LFTRs eliminate most of the expensive, complex (and therefore failure-prone) systems in water-cooled reactors.

Molten salts are superior coolants so heat exchangers and pumps are smaller and easy to fabricate.

Simpler design and smaller size mean LFTRs can be produced in a factory and delivered, reducing construction cost and time, while increasing manufacturing reliability.

Assembly line production of a reactor would be comparable in complexity and quality control to building large aircraft.

Using modern design for the LFTR core, a reactor with a 6.6m long by 0.7m wide core, and a meter thick thorium-conversion blanket, generates 220MW electricity “in a simple to manufacture design that can fit within a tractor trailer for transport”. D. LeBlanc / Nuclear Engineering and Design 240 (2010)

Business economists observe that commercialization of any technology leads to lower costs as the number of units increases and the experience curve delivers benefits in work specialization, refined production processes, product standardization and efficient product redesign. Given the diminished scale of LFTRs, it seems reasonable to project that reactors of 100 megawatts can be factory produced for a cost of around $200 million. Hargraves, American Scientist Vol 98, July 2010

Production Requirements

Once we have assembly line production, a 100 MegaWatt LFTR would cost around $200 Million, so the total cost of producing power would be cheaper than coal. Boeing makes a $200 Million dollar product per day. Robert Hargraves – Aim High! @ TEAC3

“Boeing produces one $200 million plane per day in massive production lines that could be a model for mass production of liquid fluoride thorium reactors. Centralized mass production offers the advantages of specialization among workers, product standardization, and optimization of quality control, as inspections can be conducted by highly trained workers using installed, specialized equipment.” Hargraves, American Scientist Vol 98, July 2010

LFTRs can be 1-5 MW up to 1000MW or larger, to fit the site needs.

Site footprint:
A light water reactor would need 200,000 to 300,000 square feet, surrounded by a low-density population zone.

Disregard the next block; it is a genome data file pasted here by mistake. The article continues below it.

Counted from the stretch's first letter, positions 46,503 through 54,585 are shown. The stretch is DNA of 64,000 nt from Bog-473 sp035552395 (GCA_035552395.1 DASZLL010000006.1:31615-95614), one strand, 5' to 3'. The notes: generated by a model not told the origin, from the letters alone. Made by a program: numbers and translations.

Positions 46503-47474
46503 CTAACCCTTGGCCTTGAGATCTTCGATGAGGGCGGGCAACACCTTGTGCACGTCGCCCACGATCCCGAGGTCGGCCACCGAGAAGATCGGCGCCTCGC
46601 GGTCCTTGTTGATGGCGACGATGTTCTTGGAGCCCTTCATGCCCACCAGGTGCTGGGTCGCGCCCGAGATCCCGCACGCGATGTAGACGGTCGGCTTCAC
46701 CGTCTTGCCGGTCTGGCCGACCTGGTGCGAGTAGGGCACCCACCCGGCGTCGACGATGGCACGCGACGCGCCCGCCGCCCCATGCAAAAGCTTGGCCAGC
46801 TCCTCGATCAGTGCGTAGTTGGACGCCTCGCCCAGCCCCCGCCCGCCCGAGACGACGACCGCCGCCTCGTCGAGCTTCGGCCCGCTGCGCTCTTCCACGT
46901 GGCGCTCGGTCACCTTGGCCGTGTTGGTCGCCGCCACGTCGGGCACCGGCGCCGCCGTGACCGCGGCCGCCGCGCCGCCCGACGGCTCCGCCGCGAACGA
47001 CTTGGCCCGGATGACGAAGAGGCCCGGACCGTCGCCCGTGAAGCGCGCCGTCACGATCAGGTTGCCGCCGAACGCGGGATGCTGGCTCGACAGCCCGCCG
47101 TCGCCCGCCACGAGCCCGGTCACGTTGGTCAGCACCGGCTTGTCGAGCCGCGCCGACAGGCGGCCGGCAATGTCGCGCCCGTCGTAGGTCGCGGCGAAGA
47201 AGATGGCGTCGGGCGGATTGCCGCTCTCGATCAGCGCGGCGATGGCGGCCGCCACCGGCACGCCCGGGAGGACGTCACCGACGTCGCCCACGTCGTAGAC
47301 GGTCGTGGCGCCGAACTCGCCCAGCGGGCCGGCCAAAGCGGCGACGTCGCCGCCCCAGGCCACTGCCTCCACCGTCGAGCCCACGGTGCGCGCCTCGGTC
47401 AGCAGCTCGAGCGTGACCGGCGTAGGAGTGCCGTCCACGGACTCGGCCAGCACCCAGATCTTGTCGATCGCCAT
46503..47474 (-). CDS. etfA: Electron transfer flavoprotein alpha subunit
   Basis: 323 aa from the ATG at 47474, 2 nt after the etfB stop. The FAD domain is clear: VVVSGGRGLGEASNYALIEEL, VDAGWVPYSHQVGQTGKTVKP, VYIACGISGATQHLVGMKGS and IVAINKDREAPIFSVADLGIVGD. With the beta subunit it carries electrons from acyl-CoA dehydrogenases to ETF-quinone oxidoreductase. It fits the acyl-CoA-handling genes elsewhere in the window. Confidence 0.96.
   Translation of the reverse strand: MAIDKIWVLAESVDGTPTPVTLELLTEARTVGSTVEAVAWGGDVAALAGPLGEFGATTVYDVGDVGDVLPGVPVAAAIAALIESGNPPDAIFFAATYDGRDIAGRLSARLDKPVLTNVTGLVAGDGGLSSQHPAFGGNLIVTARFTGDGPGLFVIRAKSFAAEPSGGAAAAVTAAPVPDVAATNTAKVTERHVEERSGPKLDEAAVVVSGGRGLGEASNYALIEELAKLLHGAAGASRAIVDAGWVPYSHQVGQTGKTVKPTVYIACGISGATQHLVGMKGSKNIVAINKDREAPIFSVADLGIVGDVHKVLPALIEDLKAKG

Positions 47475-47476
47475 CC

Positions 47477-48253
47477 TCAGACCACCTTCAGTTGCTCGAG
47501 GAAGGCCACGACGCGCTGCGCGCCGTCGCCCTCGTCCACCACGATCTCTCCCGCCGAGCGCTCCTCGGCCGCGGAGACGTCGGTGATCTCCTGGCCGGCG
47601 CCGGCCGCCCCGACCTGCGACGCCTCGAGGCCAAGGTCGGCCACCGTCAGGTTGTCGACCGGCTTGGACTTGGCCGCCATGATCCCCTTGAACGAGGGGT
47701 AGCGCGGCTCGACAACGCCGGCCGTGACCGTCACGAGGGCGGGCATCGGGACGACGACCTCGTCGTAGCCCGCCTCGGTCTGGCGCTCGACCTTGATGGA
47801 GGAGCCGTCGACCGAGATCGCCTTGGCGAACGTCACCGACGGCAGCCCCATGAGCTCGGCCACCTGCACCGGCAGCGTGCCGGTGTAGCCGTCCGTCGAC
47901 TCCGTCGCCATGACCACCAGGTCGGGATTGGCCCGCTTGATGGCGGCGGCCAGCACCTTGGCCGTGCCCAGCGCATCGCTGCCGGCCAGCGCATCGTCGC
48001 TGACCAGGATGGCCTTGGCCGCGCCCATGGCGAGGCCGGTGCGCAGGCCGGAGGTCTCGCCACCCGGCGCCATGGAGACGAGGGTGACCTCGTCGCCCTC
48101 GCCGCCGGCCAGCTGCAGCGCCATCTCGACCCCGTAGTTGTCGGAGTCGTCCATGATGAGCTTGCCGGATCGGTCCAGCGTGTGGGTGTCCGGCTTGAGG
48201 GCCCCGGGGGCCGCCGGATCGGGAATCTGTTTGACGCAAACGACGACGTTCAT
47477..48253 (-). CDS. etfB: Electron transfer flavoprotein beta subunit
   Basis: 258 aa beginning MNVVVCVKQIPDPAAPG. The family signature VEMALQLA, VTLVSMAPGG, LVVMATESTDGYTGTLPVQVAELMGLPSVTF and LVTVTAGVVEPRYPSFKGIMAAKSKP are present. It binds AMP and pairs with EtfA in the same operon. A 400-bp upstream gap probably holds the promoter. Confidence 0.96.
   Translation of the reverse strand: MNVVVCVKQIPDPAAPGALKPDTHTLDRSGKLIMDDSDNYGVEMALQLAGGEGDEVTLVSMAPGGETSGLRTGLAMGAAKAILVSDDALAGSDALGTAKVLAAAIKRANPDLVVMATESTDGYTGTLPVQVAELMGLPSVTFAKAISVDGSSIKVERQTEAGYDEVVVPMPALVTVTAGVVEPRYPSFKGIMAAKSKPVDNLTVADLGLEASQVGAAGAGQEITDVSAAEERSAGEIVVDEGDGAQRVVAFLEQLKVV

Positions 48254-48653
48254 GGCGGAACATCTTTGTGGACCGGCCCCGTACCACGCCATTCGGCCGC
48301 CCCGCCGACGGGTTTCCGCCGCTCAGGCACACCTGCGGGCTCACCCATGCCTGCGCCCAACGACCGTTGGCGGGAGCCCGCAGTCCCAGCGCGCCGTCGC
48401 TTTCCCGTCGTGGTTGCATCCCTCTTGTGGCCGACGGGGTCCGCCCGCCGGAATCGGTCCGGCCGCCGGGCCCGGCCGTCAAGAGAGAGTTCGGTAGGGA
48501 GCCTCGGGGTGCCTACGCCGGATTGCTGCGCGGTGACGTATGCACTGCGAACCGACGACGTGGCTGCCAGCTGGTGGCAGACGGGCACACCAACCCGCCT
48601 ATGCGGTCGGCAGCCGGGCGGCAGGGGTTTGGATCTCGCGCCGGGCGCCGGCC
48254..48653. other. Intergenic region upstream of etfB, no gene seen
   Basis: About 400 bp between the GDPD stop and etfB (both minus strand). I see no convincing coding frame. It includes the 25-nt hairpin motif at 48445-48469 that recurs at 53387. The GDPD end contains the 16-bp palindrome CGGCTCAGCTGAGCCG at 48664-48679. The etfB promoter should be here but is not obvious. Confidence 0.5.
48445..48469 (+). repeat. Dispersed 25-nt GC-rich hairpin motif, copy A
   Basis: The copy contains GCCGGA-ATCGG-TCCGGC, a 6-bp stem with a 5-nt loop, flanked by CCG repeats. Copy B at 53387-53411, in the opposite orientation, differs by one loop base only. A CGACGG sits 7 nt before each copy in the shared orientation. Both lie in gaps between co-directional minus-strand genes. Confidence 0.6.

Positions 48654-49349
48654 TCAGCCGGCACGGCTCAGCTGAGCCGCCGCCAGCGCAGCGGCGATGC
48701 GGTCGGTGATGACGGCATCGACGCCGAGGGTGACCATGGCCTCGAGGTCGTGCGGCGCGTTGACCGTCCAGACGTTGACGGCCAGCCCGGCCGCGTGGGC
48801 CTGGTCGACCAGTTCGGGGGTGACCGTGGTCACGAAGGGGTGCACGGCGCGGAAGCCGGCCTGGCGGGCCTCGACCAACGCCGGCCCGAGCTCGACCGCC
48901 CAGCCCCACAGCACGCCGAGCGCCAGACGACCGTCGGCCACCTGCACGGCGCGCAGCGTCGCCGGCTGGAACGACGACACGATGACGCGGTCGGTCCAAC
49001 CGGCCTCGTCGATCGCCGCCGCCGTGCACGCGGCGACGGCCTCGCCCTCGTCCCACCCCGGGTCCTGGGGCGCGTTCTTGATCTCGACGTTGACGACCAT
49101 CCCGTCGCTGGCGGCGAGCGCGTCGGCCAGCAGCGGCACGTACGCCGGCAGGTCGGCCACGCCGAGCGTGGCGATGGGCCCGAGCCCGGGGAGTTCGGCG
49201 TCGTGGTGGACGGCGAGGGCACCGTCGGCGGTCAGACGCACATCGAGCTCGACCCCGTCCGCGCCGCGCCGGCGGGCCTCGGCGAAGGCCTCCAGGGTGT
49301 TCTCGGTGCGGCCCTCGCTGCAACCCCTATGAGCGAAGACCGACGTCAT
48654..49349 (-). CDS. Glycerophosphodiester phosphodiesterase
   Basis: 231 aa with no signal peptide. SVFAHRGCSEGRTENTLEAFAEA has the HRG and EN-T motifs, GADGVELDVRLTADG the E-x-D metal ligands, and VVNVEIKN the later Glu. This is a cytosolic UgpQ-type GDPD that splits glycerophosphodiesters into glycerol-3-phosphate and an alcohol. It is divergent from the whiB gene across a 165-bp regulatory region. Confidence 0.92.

A LFTR would need 2,000 to 3,000 square feet, with no need for a buffer zone. Thor-Facts

Production details for installing a LFTR 10m underground (to prevent most terrorist attacks and avoid most natural disasters) are included in Moir and Teller, 2005

A Manhattan Project level of focus would produce operating LFTRs within 2-3 years and production in 5 years. Skunk works level of focus would have a prototype in 5 yrs, production in 10yrs. Cost to have LFTRs ready to be mass produced would be comparable to designing and certifying a new single PWR plant. Energy From Thorium: A Nuclear Waste Burning Liquid Salt Thorium Reactor

FLiBe Energy plans to have a LFTR operational by 2015.

Most LFTR designs (like the MSRE) use thermal neutrons (lower energy), but fast-spectrum molten salt reactor designs also work well; similar liquid-fuel, atmospheric pressures and chemically stable salt coolants. See Fast Spectrum Molten Salt Reactor Options, Oak Ridge Nat’l Labs

Liquid fluoride solutions are familiar chemistry. Millions of metric tons of liquid fluoride salts circulate through hundreds of aluminum chemical plants daily, and all uranium used in today’s reactors has to pass in and out of a fluoride form in order to be enriched. The LFTR technology is in many ways a straightforward extension of contemporary nuclear chemical engineering. American Scientist volume 98 – Hargraves, 2010

“The containment wall thickness and consequent capital costs for FS-MSRs will be lower than those for other reactor types because mechanisms to generate pressure or explosive chemical mixtures within containment are lacking. The containment walls are only required to contain a low-pressure internal environment and endure when subjected to external seismic and impact stressors. Halide salts are chemically inert, so they do not have exothermic reactions with the environment (oxygen, water) as would hot sodium or hot zirconium. With a greater than 500°C margin to boiling, the halide salts also do not have a credible route to pressurizing containment as would a water-cooled reactor. FS-MSRs also do not have any hydrogenous material within containment; thus they cannot generate hydrogen.” Fast Spectrum Molten Salt Reactor Options, Oak Ridge National Labs, July 2011

“FS-MSRs will require more expensive structural materials than LWRs because of their higher reactor temperatures and fast neutron flux tolerance requirement. However, because of the lower pressure, smaller amounts of the materials will be required. Overall, the material-expense-balance economics are as yet unknown. FS-MSRs will also require more expensive components and instruments because of both the higher temperatures and the requirement to accommodate remote maintenance.” Fast Spectrum Molten Salt Reactor Options, Oak Ridge National Labs, July 2011

About Hastelloy: “Good resistance to aging and embrittlement and good fabricability. It has excellent resistance to hot fluoride salts in the temperature range of 1300°F to 1600°F (705°C-870°C).” and “In tests of over two years duration, corrosion attack on HASTELLOY N alloy in molten fluoride salts at temperatures up to 1300°F (704°C), was less than one mil per year. It is expected that alloy N will be most useful in environments involving fluorides at high temperatures… HASTELLOY N alloy has good oxidation resistance in air. It shows promise for continuous operations at temperatures up to 1800°F (982°C).”HASTELLOY ® N alloy